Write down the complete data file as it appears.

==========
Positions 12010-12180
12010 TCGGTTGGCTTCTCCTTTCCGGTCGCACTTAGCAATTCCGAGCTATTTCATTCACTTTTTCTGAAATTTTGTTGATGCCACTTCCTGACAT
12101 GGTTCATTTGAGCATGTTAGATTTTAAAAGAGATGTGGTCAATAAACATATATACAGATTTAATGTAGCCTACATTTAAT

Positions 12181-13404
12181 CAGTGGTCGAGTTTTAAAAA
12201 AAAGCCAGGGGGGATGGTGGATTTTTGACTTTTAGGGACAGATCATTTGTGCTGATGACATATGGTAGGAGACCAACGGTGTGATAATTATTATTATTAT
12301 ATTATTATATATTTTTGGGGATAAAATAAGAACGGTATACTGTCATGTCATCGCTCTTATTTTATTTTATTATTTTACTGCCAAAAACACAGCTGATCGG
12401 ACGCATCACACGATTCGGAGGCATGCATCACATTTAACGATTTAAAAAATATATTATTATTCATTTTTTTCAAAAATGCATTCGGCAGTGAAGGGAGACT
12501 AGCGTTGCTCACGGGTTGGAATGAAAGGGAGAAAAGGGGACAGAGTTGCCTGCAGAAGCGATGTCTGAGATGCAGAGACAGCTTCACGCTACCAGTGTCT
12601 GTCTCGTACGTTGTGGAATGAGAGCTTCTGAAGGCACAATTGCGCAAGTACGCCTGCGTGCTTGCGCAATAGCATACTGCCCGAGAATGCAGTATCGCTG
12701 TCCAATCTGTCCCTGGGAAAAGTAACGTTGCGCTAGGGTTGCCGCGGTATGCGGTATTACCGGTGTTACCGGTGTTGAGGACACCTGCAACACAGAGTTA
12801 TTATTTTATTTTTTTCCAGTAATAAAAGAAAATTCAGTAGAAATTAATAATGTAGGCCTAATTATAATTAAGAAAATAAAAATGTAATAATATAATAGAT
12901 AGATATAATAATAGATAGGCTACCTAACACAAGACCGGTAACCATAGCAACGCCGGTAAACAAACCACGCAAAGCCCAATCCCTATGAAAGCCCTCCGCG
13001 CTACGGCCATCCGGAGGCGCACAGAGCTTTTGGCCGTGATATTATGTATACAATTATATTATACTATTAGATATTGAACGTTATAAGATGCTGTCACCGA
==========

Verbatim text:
Positions 12010-12180
12010 TCGGTTGGCTTCTCCTTTCCGGTCGCACTTAGCAATTCCGAGCTATTTCATTCACTTTTTCTGAAATTTTGTTGATGCCACTTCCTGACAT
12101 GGTTCATTTGAGCATGTTAGATTTTAAAAGAGATGTGGTCAATAAACATATATACAGATTTAATGTAGCCTACATTTAAT

Positions 12181-13404
12181 CAGTGGTCGAGTTTTAAAAA
12201 AAAGCCAGGGGGGATGGTGGATTTTTGACTTTTAGGGACAGATCATTTGTGCTGATGACATATGGTAGGAGACCAACGGTGTGATAATTATTATTATTAT
12301 ATTATTATATATTTTTGGGGATAAAATAAGAACGGTATACTGTCATGTCATCGCTCTTATTTTATTTTATTATTTTACTGCCAAAAACACAGCTGATCGG
12401 ACGCATCACACGATTCGGAGGCATGCATCACATTTAACGATTTAAAAAATATATTATTATTCATTTTTTTCAAAAATGCATTCGGCAGTGAAGGGAGACT
12501 AGCGTTGCTCACGGGTTGGAATGAAAGGGAGAAAAGGGGACAGAGTTGCCTGCAGAAGCGATGTCTGAGATGCAGAGACAGCTTCACGCTACCAGTGTCT
12601 GTCTCGTACGTTGTGGAATGAGAGCTTCTGAAGGCACAATTGCGCAAGTACGCCTGCGTGCTTGCGCAATAGCATACTGCCCGAGAATGCAGTATCGCTG
12701 TCCAATCTGTCCCTGGGAAAAGTAACGTTGCGCTAGGGTTGCCGCGGTATGCGGTATTACCGGTGTTACCGGTGTTGAGGACACCTGCAACACAGAGTTA
12801 TTATTTTATTTTTTTCCAGTAATAAAAGAAAATTCAGTAGAAATTAATAATGTAGGCCTAATTATAATTAAGAAAATAAAAATGTAATAATATAATAGAT
12901 AGATATAATAATAGATAGGCTACCTAACACAAGACCGGTAACCATAGCAACGCCGGTAAACAAACCACGCAAAGCCCAATCCCTATGAAAGCCCTCCGCG
13001 CTACGGCCATCCGGAGGCGCACAGAGCTTTTGGCCGTGATATTATGTATACAATTATATTATACTATTAGATATTGAACGTTATAAGATGCTGTCACCGA